1.  Buy a bike and cycle when you can.
  2.  If your destination is less than a mile away, why not walk? It will take you less time than waiting for a bus or finding somewhere to park.
  3.  Stand while talking on the phone. You’ll burn calories and sound more assertive.
  4. Use a basket at the shops rather than a shopping trolley. That way you do a bit of resistance training at the same time. 
  5. Drink lots of water. This not only keeps you hydrated but also increases the need for bathroom breaks, which means in turn more short, brisk walks. 
  6. Try, where possible, to take the stairs and run up escalators. 
  7. If you normally take a bus or train to work, get off at an earlier stop than usual and walk the rest of the way. 
  8. If you drive to work or the supermarket, park at the far end of the car park. 
  9. Keep resistance bands – stretchy cords that offer resistance when you pull on them – or small hand weights near your desk. Do arm curls between meetings or tasks. 
  10. Organise a lunchtime walking group. You might be surrounded by people who are just dying to lace up their trainers. Enjoy the camaraderie and offer encouragement to one another when you feel like giving up.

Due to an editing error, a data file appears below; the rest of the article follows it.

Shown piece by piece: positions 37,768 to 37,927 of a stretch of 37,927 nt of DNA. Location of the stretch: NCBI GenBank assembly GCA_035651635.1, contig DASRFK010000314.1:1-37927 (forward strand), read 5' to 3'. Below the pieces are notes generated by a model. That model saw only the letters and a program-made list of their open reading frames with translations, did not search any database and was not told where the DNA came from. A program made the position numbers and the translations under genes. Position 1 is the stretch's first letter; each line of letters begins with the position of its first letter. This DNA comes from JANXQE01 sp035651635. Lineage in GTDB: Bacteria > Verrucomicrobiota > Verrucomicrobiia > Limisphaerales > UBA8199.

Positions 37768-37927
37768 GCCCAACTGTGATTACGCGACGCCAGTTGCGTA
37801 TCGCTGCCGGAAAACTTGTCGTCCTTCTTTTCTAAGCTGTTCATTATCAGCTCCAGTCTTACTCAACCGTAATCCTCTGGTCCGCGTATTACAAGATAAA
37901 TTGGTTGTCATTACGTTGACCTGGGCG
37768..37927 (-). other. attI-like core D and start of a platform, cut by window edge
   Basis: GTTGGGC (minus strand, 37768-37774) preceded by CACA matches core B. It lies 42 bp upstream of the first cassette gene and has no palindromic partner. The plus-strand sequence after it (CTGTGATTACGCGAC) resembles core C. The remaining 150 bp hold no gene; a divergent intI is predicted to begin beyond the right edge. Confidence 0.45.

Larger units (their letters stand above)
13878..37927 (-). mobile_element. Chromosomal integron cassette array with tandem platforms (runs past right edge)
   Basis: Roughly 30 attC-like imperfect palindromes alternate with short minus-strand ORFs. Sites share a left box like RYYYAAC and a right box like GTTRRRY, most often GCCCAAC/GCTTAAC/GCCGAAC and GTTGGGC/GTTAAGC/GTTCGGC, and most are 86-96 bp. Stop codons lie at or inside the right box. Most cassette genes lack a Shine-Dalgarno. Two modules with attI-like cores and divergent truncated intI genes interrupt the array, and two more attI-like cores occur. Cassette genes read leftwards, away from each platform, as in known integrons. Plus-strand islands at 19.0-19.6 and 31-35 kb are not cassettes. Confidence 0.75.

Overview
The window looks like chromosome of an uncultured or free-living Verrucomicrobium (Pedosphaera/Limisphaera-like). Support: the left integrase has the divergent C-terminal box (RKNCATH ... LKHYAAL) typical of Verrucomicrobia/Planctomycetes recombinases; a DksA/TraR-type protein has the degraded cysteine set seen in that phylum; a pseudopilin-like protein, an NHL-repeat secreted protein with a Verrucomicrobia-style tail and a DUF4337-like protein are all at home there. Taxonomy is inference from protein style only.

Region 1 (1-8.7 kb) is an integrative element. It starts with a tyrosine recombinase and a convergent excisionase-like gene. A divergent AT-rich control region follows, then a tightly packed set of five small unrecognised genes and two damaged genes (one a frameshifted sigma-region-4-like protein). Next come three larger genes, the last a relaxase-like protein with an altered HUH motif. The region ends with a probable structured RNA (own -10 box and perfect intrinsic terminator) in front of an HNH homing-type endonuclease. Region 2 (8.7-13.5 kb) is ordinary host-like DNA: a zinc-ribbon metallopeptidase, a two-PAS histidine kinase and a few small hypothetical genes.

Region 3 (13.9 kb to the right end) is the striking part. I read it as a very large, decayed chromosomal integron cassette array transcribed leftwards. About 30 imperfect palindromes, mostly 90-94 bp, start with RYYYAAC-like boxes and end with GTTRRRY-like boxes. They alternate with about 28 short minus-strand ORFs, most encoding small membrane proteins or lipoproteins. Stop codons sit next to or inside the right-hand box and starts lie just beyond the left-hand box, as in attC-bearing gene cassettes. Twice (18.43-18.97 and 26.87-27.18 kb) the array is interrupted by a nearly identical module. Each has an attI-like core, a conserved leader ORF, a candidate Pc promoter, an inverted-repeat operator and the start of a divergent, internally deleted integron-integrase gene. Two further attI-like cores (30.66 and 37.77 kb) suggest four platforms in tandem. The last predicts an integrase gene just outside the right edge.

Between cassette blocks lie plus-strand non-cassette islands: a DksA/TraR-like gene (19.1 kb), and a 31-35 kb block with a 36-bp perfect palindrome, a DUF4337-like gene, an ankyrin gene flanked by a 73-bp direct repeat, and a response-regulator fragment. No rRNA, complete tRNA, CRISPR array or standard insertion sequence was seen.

Five easy and effective ways to get fit 

  1. Begin the day with a brisk walk. Getting out within an hour or two of getting up gives you the benefits of exercise PLUS exposure to natural light, and this combination can improve your sleep (by helping to reset your body clock), boost your mood, increase your fitness and cut your risk of heart disease and diabetes. Any walk – short, long, fast or slow – will strengthen muscles and bones, reduce joint and muscular pain, burn a few calories and increase energy levels.
  2. Download a seven-minute workout app (they’re free) – it will get you doing a quick but effective series of cardio and strength exercises each day. No matter how busy you are, you’ve got seven minutes to spare.